WASHINGTON, DC— The world is at war against COVID-19, not just a public health battle but an economic war for the ages. Like the great wars of the 20th century, the fight against COVID has seen governments, particularly those in the developed economies, turn to their ammunition of choice – debt. Striving to stabilize economies, governments have incurred mountains of debt in just a matter of months. The way in which the debt is paid off could have a long-lasting effect on our economies and the global order. In such a tumultuous time, we cannot predict the exact fate of the world economy.
However, we can turn to major economic crises of the past to determine the likely impacts of COVID-19 as we move forward. The world’s economic recovery from COVID-19, no matter when it comes, will ultimately be defined by three things: recuperation from debt, resiliency of developed vs developing markets, and the pandemic’s impact on the world order. In the current COVID-19 pandemic, the world faces staggering economic costs. Worse still, we are only in the initial phase of battling the disease. Advanced economies will run an average deficit of 11% of GDP. By the end of the year, the public debt of the developed world will reach $66 trillion. Governments are frantically injecting liquidity into central banks and over a hundred of the world’s 195 countries have already applied for aid from the International Monetary Fund.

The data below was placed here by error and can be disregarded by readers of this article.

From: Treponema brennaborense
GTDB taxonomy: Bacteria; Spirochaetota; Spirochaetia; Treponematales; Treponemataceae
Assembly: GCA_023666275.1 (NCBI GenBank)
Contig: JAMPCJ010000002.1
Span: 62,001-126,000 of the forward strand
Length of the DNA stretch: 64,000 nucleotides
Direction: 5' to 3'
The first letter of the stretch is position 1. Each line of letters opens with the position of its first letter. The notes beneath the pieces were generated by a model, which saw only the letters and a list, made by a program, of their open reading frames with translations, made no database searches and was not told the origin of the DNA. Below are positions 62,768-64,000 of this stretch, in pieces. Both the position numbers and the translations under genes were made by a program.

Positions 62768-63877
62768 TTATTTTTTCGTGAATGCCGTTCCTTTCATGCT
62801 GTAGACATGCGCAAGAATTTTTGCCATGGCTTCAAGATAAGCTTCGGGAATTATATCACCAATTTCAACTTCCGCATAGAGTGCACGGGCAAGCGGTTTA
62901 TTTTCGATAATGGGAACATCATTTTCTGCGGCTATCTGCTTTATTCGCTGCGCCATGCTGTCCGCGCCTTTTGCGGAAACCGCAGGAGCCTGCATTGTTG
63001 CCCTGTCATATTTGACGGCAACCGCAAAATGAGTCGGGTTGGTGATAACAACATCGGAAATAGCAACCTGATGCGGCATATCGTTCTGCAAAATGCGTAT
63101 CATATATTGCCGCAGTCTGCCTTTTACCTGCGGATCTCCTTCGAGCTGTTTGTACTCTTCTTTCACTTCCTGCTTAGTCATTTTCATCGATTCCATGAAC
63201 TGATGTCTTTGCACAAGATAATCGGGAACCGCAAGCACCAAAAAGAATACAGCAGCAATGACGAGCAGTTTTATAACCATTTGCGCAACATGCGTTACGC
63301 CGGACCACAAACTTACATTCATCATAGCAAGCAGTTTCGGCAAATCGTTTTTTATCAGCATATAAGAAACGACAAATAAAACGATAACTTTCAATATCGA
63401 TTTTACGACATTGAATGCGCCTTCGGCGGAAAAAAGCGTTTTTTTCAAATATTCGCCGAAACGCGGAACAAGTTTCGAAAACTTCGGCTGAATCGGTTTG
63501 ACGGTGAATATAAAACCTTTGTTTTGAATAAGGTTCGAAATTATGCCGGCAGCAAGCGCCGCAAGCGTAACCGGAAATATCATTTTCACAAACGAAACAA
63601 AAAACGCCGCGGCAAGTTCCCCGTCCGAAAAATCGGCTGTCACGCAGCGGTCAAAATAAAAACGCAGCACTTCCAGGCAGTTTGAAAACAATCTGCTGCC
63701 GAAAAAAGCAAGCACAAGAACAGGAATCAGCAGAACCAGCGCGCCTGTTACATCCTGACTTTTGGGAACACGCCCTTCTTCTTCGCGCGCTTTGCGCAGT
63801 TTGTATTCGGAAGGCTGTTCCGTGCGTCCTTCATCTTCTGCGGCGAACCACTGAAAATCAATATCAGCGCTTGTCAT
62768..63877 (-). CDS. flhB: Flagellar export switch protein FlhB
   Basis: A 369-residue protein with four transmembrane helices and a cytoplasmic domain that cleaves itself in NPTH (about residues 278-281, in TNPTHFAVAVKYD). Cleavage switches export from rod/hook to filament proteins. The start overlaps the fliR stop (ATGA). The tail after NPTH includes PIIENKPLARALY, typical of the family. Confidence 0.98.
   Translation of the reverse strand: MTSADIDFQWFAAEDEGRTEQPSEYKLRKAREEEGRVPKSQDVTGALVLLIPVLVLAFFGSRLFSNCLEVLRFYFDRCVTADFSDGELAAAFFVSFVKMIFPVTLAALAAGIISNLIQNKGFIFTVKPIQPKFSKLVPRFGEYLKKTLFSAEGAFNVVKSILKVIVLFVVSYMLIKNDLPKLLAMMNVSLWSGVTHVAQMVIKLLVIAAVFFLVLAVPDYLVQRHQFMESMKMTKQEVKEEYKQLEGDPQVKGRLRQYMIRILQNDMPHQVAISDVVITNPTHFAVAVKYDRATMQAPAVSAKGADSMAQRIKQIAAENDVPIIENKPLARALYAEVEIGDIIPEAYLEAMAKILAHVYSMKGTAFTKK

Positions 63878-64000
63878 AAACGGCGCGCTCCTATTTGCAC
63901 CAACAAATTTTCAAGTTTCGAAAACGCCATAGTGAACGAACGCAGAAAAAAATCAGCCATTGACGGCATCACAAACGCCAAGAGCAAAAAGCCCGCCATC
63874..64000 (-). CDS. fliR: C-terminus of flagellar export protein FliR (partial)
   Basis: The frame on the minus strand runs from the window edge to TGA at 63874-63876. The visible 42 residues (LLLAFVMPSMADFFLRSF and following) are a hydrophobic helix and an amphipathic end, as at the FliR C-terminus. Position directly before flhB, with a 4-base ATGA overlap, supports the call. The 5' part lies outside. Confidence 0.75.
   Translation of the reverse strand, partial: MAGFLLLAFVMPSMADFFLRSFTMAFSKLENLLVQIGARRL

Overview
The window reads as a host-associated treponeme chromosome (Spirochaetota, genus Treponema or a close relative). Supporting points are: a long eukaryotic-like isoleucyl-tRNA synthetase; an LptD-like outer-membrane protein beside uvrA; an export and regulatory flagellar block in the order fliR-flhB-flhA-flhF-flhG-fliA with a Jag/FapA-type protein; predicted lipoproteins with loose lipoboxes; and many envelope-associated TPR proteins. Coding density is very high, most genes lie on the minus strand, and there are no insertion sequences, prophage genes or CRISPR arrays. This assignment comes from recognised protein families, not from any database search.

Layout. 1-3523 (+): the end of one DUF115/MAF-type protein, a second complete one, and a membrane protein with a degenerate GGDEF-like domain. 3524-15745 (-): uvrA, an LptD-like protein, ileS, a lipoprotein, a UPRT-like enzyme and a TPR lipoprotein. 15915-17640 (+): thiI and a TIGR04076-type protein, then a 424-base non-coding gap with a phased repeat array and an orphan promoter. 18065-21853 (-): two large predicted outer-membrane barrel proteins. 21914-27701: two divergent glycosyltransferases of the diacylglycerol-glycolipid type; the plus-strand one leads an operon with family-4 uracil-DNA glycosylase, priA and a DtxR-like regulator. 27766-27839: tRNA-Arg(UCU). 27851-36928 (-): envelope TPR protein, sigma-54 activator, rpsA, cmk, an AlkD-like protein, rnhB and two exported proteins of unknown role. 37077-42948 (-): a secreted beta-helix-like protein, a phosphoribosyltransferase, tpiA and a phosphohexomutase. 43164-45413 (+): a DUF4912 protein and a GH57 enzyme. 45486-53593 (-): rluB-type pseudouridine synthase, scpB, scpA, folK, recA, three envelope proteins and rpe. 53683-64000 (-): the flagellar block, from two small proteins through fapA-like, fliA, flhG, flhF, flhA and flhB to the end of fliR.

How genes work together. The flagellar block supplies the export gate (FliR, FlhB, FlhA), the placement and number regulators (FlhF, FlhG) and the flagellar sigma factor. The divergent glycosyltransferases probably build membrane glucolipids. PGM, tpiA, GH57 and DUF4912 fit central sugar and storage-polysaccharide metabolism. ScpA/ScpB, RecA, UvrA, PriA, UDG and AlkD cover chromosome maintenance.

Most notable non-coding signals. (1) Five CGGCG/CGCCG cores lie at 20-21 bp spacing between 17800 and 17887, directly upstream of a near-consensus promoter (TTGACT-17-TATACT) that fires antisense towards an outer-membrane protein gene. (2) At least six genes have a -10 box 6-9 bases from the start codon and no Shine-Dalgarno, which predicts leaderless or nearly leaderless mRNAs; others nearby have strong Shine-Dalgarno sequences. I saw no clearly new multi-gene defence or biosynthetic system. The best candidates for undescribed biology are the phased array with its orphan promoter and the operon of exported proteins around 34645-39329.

Many have been ringing the warning bell as government debt is mounting up. History, however, has shown that debt may not be the antagonistic force many people believe. The key to pulling off a debt-fueled recovery lies in policy implementation. Economic growth has been proven in the past to effectively combat debt. In order to do this, governments must keep their combined real economic growth and inflation above the interest rate for servicing the debt, allowing the debt-to-GDP ratio to shrink over time. Such economic growth out of financial disaster is much more likely than one might think. As Olivier Blanchard, Senior Fellow at the Peterson Institute for International Economics, notes, “Nominal growth rates higher than interest rates have in fact proved to be the historic norm. Put bluntly, public debt may have no fiscal cost… The probability that the U.S. government can do a debt rollover, that it can issue debt and achieve a decreasing debt to GDP ratio without ever having to raise taxes later, is high.’’ Emerging from the smoldering ruins of World War II, a number of advanced economies pursued debt-driven economic growth with great success. America managed to decrease its debt-to-GDP ratio by a staggering 86% in the decades after the war. The success of economic growth after crises in the past proves the developed world’s resiliency from debt. Rather than shying away from piles of debt, we should instead take on as much as required to guarantee both stabilizing and stimulus funding for the economy. By protecting the country from deeper economic scars in the short run, we can enable innovation to drive growth and rescue us in the future, especially in market based economies. However, COVID-19’s economic impact will not be experienced by all countries equally. The pandemic is wreaking havoc on the public finances of emerging market economies especially. Like in past crises, foreign investors are not willing to invest in or lend to these countries for fear of their economies not being resilient enough to make an economic comeback.